Rat lung collagen was labelled in vivo by a single intraperitoneal injection of [3H]lysine at several key timepoints in lung development: days 11 (alveolar proliferation), 26 (start of equilibrated growth), 42 (end of equilibrated growth), and 100 (adult lung structure present). The rates of deposition of labelled hydroxylysine and the difunctional, Schiff base-derived crosslinks hydroxylysinonorleucine (HLNL) and dihydroxylysinonorleucine (DHLNL) were quantified. We also measured total lung content of the trifunctional, mature crosslink hydroxypyridinium (OHP) in these same animals. While the relative rates of accumulation of labelled collagen [3H]hydroxylysine differed by a factor of about 6 at the different times of injection of labelled precursor, quantitative and qualitative patterns of collagen crosslinking were very similar at all of the lung developmental stages studied. Furthermore, there was little or no breakdown of the lung collagen pool as defined by the presence of labelled crosslinks; changes in lung DHLNL content could be completely accounted for by its maturation to OHP, regardless of the age of the rats when injected with the radioactive precursor. We conclude that mature, crosslinked collagen in the lungs of rats, which is obligatorily an extracellular pool, is not being degraded at a measurable rate. Therefore, studies of others that have shown apparent high rates of breakdown of newly synthesized collagen in lungs of whole animals using different methods are probably not reflective of the metabolic fate of total lung collagen, and may indicate that degradation of normal lung collagen occurs predominantly or exclusively intracellularly.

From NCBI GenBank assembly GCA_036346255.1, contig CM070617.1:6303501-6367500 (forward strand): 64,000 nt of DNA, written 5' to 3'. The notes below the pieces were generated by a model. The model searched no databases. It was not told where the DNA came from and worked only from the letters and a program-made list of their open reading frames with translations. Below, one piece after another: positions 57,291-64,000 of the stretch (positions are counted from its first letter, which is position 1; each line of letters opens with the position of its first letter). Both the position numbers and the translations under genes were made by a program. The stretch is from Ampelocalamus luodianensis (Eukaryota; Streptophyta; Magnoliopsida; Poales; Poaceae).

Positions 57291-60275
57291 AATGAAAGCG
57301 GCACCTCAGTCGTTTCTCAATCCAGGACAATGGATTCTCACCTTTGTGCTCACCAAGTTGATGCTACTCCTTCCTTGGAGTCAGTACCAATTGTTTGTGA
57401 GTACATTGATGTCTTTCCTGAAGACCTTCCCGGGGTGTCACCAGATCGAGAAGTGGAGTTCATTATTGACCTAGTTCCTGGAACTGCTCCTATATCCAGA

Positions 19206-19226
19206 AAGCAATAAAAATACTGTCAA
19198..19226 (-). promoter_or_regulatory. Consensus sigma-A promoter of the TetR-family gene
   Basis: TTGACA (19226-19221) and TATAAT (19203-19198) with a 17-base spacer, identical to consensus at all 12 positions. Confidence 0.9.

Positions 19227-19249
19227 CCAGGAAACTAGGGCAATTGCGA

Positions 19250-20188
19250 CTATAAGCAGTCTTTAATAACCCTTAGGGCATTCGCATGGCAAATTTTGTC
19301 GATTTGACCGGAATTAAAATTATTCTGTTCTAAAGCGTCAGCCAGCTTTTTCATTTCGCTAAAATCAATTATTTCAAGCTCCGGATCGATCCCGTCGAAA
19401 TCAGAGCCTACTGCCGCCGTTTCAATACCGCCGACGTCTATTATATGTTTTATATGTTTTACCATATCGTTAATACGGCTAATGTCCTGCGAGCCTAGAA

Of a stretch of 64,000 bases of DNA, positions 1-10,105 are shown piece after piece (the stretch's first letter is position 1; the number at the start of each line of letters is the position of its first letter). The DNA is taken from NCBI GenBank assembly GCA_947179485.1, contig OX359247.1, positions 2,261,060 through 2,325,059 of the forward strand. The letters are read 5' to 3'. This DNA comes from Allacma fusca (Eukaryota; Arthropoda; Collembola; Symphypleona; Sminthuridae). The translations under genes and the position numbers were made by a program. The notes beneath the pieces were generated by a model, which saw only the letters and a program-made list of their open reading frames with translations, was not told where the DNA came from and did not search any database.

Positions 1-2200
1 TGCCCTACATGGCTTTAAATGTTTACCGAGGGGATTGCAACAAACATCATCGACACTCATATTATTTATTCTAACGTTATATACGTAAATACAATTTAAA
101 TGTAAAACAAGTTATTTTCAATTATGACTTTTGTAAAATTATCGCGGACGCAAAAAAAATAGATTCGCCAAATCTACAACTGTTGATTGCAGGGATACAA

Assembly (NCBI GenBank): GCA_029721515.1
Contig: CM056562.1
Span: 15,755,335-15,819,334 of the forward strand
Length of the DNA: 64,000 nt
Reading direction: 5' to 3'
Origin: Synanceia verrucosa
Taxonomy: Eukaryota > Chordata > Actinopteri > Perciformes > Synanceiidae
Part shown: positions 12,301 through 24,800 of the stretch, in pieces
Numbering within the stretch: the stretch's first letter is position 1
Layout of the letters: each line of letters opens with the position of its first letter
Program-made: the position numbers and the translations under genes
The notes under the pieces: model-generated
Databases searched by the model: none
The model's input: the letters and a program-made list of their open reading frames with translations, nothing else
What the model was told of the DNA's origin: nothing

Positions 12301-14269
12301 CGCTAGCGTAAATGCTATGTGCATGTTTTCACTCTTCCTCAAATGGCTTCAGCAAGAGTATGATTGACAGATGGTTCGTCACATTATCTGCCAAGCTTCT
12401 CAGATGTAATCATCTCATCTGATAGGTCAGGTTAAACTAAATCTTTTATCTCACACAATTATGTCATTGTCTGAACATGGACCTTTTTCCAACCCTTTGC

|Original language||English (US)|
|Number of pages||8|
|Journal||Biochimica et Biophysica Acta - General Subjects|
|State||Published - 1989|
ASJC Scopus subject areas
- Molecular Biology